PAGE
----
I don’t have a traditional pension. No surprise there. According to a July, 2011 article in US News (http://money.usnews.com/money/retirement/articles/2011/07/22/21-workplace-benefits-that-are-rapidly-disappearing), only 22% of firms provide access to a retirement plan that guarantees payments for life.
I do have a cash balance Plan. According to the Department of Labor, a cash balance plan is defined as “a type of defined benefit [pension] plan that defines the benefit in terms that are more characteristic of a defined contribution plan. In other words, a cash balance plan defines the promised benefit in terms of a stated account balance.” (http://www.dol.gov/ebsa/FAQs/faq_consumer_cashbalanceplans.html )So basically, when I retire, what I have in the cash balance plan is what I get. My cash balance continues to earn interest; however, three years ago my company made the decision to discontinue making contributions to employee accounts. No surprise there, either. Many companies now offer only the 401K plan for employee retirement savings.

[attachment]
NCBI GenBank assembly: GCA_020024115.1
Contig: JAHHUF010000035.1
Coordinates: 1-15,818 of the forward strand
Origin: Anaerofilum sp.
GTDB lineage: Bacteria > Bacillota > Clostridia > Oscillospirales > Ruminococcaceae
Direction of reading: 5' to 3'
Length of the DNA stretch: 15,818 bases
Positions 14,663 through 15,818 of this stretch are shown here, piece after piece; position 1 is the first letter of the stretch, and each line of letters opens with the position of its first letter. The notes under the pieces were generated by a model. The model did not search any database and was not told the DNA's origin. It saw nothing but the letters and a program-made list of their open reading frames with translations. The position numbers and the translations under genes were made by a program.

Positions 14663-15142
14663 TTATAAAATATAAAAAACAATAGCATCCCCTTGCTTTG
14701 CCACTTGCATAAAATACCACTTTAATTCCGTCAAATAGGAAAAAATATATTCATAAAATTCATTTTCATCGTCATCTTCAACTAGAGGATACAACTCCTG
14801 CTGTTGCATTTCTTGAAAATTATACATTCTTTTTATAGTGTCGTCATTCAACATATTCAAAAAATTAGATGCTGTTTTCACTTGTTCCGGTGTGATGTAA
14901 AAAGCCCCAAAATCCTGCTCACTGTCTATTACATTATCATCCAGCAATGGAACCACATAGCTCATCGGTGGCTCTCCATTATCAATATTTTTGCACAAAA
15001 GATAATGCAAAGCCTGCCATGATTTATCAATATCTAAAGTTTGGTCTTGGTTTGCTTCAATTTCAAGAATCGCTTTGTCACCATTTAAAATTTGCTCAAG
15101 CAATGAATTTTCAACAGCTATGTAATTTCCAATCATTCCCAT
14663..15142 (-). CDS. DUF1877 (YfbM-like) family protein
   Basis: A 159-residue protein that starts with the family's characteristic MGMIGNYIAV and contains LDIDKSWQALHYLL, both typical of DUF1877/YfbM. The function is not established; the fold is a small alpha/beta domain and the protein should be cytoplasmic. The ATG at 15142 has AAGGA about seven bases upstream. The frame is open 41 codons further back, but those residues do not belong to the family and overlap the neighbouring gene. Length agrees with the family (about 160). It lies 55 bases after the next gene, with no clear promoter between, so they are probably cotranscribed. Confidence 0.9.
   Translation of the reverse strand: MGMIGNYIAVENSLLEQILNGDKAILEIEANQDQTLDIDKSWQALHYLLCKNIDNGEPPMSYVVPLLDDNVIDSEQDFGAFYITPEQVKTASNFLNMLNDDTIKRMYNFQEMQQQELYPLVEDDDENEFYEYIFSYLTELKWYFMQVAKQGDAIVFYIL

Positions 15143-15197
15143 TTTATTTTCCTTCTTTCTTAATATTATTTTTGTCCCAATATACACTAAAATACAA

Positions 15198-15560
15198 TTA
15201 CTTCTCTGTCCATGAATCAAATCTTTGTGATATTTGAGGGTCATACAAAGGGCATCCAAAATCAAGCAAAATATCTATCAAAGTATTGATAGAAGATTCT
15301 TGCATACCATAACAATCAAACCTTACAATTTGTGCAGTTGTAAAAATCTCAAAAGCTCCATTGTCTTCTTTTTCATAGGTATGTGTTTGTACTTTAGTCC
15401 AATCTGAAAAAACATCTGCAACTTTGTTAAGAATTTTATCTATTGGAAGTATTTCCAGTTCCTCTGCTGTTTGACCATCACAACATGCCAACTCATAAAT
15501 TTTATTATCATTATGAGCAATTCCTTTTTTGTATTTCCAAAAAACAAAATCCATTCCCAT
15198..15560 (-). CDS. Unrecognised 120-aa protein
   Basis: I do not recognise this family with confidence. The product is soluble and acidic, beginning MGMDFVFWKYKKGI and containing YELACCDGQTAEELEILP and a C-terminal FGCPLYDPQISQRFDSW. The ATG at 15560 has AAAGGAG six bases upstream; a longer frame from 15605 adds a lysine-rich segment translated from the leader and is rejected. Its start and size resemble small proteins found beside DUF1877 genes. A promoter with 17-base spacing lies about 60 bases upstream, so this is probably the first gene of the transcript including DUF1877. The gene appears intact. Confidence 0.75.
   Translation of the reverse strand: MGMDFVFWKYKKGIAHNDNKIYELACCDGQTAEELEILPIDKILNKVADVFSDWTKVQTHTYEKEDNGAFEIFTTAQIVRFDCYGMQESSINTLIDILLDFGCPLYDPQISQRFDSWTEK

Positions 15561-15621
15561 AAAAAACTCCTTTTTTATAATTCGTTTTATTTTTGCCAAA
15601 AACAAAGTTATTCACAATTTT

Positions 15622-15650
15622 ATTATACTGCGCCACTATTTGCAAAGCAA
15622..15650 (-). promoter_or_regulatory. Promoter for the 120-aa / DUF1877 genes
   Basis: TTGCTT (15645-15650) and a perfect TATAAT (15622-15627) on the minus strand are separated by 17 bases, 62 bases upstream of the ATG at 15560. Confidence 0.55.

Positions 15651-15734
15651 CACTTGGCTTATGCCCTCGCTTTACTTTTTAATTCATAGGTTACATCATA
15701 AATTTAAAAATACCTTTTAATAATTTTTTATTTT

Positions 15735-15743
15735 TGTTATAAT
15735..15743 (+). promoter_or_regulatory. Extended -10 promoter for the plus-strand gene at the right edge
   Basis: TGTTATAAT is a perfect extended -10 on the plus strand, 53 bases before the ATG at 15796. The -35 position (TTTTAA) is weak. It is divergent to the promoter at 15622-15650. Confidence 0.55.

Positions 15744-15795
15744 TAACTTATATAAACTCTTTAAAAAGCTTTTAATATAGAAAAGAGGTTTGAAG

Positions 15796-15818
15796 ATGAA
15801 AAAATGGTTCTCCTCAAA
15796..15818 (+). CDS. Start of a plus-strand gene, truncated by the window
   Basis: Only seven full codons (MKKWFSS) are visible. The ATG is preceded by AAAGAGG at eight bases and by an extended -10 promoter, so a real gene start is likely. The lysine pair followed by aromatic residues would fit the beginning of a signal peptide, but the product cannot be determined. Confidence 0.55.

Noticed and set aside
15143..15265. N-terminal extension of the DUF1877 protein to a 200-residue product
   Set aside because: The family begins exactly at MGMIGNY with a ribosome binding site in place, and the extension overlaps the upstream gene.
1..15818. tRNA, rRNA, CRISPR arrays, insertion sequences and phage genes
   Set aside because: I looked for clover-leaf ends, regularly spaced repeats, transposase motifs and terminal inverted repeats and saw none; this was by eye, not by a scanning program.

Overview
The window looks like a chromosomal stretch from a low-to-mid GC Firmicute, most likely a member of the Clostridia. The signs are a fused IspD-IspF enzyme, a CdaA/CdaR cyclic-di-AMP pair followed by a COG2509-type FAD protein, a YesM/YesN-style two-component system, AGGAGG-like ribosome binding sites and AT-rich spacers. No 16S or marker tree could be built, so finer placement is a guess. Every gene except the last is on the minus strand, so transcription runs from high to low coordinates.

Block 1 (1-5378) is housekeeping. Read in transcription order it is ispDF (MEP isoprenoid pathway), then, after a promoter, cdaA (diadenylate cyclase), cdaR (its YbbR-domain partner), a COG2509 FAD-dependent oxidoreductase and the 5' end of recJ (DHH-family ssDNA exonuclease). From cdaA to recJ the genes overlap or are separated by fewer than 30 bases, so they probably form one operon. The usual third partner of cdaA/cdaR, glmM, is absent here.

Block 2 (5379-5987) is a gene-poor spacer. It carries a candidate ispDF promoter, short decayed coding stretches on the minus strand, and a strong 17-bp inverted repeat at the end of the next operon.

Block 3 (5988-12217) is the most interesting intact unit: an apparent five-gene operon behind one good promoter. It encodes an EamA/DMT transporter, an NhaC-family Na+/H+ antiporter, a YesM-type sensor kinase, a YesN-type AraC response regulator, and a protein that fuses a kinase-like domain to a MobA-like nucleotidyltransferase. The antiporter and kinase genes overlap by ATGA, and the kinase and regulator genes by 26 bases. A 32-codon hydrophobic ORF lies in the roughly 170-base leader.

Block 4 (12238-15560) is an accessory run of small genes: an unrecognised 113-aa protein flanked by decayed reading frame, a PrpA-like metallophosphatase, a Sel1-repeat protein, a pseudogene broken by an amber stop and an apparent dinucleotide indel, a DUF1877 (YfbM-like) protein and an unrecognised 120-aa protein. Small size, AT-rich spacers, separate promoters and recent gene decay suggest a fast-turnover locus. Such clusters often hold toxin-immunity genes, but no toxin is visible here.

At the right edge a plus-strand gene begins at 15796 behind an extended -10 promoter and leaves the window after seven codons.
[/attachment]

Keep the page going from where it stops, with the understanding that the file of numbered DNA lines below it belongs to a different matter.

Thankfully, my company still offers a generous match to my 401K contributions. I don’t expect to need to draw on my 401K for many years – and of course, I can’t until I’m 59 ½ anyway. But I’ll need to make a decision on what to do with the cash balance plan funds.The Department of Labor site indicates that my options are to take the entire amount in a lump sum, or to annuitize the amount over my lifetime. My company’s retirement planning guide goes into greater detail, and also indicates that leaving my benefit in the Cash Balance Plan is an option. It would continue to earn interest until I made the decision to start distribution – until I turn 70 ½ at which time I would be required to begin distribution.